Principal coordinate analysis of five Toll-like receptor loci generated from genetic distance in GenALEx v.6.5b3 between (A) species (Red-chested Flufftail, White-winged Flufftail [Ethiopia] and White-winged Flufftail [South Africa], where axis 1 and axis 2 explains 74.68% and 8.01% of the variance across species in TLR gene diversity, respectively), and between (B) populations (White-winged Flufftail [Ethiopia] and White-winged Flufftail [South Africa], where axis 1 and axis 2 explains 31.66% and 26.88% of the variance across species in TLR gene diversity, respectively). One symbol represents one individual. X = Red-chested Flufftail, Δ = White-winged Flufftail (South Africa) and  = White-winged Flufftail (Ethiopia).

Comparison of TLR gene diversity in Flufftail with other bird species

TLR diversity in White-winged Flufftail from Ethiopia (Ho = 0.128; He = 0.145; uHe = 0.157) and South Africa (Ho = 0.190; He = 0.131; uHe = 0.157) was found to be similar. However, TLR diversity in White-winged Flufftail from Ethiopia and South Africa was found to be lower (Ho = 0.159; He = 0.138; uHe = 0.157) in comparison to Red-chested Flufftail (Ho = 0.452; He = 0.399; uHe = 0.479), and New Zealand Robin (Petrocia austalis rakiura) (Ho = 0.417; He = 0.477; 17) as shown in Table 3. A comparison between the TLRs of White-winged Flufftail and other bird species of similar sample size (n = 8–10) was conducted based on mean nucleotide diversity (π) and number of inferred haplotypes (h), as shown in Table 4. Analyses included a threatened species that has undergone several population bottlenecks (New Zealand Robin [Petroica australis rakiura]), as well as more common species, house finch (Carpodacus mexicanus) and Lesser Kestrel (Falco naumanni). A comparison of the number of inferred haplotypes and mean nucleotide diversity for three TLRs (TLR1LB, TLR3 and TLR4) in four species, for which data was available, was conducted and is shown in Fig. 2. The number of haplotypes (h) ranged from 2 to 20 with a mean h = 6.8 and nucleotide diversity ranged from 0 to 0.067 with a mean π = 0.0024. Diversity estimates for White-winged Flufftail and New Zealand Robin were low compared to more common species; house finch and Lesser Kestrel (Fig. 2 and Table 4). Viral TLR diversity of TLR3 and TLR7 in White-winged Flufftail (7 haplotypes) was similar to Lesser Kestrel (6 haplotypes) and higher than New Zealand Robin (3 haplotypes) whereas non-viral TLR diversity (TLR1LA, TLR1LB, TLR4) in White-winged Flufftail (10 haplotypes) was similar to New Zealand Robin (9 haplotypes) and lower than Lesser Kestrel (33 haplotypes).

Table 3: Observed, expected heterozygosity and unbiased heterozygosity estimates for five Toll-like receptor loci genotyped in White-winged Flufftail (Ethiopia and South Africa) and Red-chested Flufftail.
Table 4: Comparison of Toll-like receptor alterations and diversity measures between White-winged Flufftail, New Zealand Robin, Lesser Kestrel and house finch.
Figure 2
Figure 2

Variance in estimates of the number of inferred haploytypes (h, indicated on the right in blue bars) and mean nucleotide diversity (π, indicated on the left in red bars) among avian species (house finch, Lesser Kestrel, New Zealand Robin and White-winged Flufftail) calculated from three Toll-like receptors (TLR1LB, TLR3 and TLR4). Median values for h and π, respectively, for the total sample set (n = 36) are shown as green vertical lines.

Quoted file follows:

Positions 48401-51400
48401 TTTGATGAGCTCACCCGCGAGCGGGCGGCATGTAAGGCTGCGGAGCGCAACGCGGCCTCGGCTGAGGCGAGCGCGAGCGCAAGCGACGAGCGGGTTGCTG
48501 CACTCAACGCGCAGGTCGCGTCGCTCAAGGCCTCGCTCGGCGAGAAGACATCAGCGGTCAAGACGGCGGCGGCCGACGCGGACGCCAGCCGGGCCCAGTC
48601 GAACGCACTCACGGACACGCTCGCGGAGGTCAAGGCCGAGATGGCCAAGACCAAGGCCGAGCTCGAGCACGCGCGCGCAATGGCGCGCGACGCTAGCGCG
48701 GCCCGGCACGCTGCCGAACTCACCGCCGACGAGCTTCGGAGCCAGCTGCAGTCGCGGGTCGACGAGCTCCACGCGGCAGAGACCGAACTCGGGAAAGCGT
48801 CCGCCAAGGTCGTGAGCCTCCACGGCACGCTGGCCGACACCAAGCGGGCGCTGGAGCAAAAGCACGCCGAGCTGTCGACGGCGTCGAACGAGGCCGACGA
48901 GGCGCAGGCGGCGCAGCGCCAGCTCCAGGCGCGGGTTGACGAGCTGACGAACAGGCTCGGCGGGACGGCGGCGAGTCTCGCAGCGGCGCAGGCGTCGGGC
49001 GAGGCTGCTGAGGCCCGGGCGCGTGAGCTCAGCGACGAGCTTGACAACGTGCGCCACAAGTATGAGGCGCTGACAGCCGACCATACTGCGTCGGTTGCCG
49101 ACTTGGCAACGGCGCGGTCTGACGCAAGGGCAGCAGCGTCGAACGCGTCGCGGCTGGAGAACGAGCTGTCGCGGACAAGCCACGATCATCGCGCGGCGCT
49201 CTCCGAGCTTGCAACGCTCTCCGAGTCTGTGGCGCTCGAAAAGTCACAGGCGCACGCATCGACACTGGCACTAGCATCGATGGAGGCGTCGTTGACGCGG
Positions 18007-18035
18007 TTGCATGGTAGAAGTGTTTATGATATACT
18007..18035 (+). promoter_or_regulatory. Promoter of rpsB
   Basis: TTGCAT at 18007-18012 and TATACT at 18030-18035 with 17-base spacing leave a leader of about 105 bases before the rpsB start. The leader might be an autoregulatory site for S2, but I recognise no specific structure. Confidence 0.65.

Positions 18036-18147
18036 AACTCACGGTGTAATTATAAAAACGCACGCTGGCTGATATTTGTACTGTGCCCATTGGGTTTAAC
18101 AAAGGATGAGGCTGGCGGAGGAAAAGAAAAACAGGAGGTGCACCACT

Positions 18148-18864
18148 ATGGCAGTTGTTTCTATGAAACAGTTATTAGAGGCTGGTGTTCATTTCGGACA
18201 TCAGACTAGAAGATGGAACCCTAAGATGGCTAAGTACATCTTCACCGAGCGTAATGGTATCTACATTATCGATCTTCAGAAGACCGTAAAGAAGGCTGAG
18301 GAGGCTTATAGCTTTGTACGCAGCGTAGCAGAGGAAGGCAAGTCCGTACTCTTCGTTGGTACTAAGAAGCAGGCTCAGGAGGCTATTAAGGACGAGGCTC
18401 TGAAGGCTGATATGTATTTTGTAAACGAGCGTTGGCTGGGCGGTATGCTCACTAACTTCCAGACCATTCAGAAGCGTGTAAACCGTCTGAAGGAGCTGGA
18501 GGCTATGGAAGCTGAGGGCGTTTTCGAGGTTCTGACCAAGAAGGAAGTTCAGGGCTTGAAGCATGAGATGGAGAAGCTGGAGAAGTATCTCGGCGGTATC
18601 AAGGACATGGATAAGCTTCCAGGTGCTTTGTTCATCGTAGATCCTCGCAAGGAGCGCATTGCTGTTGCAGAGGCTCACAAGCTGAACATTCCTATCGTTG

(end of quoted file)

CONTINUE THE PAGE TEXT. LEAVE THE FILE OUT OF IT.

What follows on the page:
Our study is the first to examine genetic diversity of TLR genes in the Critically Endangered White-winged Flufftail which has an estimated population size of less than 250 adults remaining globally in the wild. Principal Coordinate Analysis of White-winged Flufftail and Red-chested Flufftail provided evidence of differentiation between the species and is in line with another study of TLR variation across species that reported variation according to the taxonomic groups25. A lack of TLR differentiation between two populations (Ethiopia and South Africa) of White-winged Flufftail was observed, providing evidence that these populations are not genetically different at the study set of genes.

A significant deviation from Hardy-Weinberg expectations was observed for TLR1LA in the White-winged Flufftail population from Ethiopia. Deviations from Hardy-Weinberg may be attributed to allelic dropout, a Wahlund Effect, a population history of inbreeding or selection acting at that locus37. However, in this case, allele dropout is unlikely due to the high quality of the DNA obtained to sequence the amplicons, the unidirectional production of sequences and the absence of significant deviations in the other populations tested (White-winged Flufftail from South Africa and Red-chested Flufftail). In addition, a Wahlund effect appears unlikely based on the PCoA results. Thus, deviations from Hardy-Weinberg, in this case, may be due to inbreeding or selection. By comparing rates of synonymous (dS) and non-synonymous (dN) substitutions, we found a non-significant (P > 0.05) excess of dN to dS in TLR1LA (dN//dS = 1.644; Table 2) using the SLAC model, providing evidence of balancing selection. Furthermore, a non-significant excess of synonymous substitutions over non-synonymous alterations was observed in two TLR loci (TLR1LB and TLR7), compatible with purifying selection of the sites, which was further supported by the observation of negative Tajima D values (Table 2). An absence of positive selection acting on amino acid sites was observed for all TLRs investigated, however, at least one negatively selected codon (codon 190) within the TLR7 gene of the White-winged Flufftail was detected (Table 2). Several studies have indicated that TLR sequences are characterized by purifying selection, with specific TLR codons being subjected to positive selection38,39. An absence of positive selection observed in this study may be influenced by the number of taxa investigated40 and more detailed surveys of a larger number of bird species will be required in order to provide a more accurate assessment of positive selection.